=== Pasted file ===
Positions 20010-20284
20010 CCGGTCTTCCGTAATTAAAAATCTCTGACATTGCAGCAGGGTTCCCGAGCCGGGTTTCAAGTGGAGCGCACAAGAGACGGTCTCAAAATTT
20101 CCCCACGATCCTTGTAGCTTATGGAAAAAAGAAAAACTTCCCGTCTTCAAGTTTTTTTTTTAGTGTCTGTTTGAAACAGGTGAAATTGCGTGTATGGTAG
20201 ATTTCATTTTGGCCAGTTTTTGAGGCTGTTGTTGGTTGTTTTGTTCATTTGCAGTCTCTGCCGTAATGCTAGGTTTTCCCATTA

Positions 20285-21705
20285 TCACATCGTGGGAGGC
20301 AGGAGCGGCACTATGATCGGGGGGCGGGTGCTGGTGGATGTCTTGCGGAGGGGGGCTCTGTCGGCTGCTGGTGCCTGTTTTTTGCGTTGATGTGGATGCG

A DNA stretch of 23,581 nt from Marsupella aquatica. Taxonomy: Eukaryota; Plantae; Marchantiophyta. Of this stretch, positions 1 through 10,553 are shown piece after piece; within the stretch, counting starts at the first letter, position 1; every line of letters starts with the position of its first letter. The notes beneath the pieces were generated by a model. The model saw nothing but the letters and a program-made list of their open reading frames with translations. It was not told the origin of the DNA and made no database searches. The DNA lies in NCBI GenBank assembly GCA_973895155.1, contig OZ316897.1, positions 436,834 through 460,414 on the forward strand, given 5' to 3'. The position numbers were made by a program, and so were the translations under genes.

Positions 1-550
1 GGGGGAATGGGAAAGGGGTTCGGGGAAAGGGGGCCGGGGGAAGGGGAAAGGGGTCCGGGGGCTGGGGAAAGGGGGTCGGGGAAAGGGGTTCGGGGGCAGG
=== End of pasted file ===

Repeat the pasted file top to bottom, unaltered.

Positions 20010-20284
20010 CCGGTCTTCCGTAATTAAAAATCTCTGACATTGCAGCAGGGTTCCCGAGCCGGGTTTCAAGTGGAGCGCACAAGAGACGGTCTCAAAATTT
20101 CCCCACGATCCTTGTAGCTTATGGAAAAAAGAAAAACTTCCCGTCTTCAAGTTTTTTTTTTAGTGTCTGTTTGAAACAGGTGAAATTGCGTGTATGGTAG
20201 ATTTCATTTTGGCCAGTTTTTGAGGCTGTTGTTGGTTGTTTTGTTCATTTGCAGTCTCTGCCGTAATGCTAGGTTTTCCCATTA

Positions 20285-21705
20285 TCACATCGTGGGAGGC
20301 AGGAGCGGCACTATGATCGGGGGGCGGGTGCTGGTGGATGTCTTGCGGAGGGGGGCTCTGTCGGCTGCTGGTGCCTGTTTTTTGCGTTGATGTGGATGCG

A DNA stretch of 23,581 nt from Marsupella aquatica. Taxonomy: Eukaryota; Plantae; Marchantiophyta. Of this stretch, positions 1 through 10,553 are shown piece after piece; within the stretch, counting starts at the first letter, position 1; every line of letters starts with the position of its first letter. The notes beneath the pieces were generated by a model. The model saw nothing but the letters and a program-made list of their open reading frames with translations. It was not told the origin of the DNA and made no database searches. The DNA lies in NCBI GenBank assembly GCA_973895155.1, contig OZ316897.1, positions 436,834 through 460,414 on the forward strand, given 5' to 3'. The position numbers were made by a program, and so were the translations under genes.

Positions 1-550
1 GGGGGAATGGGAAAGGGGTTCGGGGAAAGGGGGCCGGGGGAAGGGGAAAGGGGTCCGGGGGCTGGGGAAAGGGGGTCGGGGAAAGGGGTTCGGGGGCAGG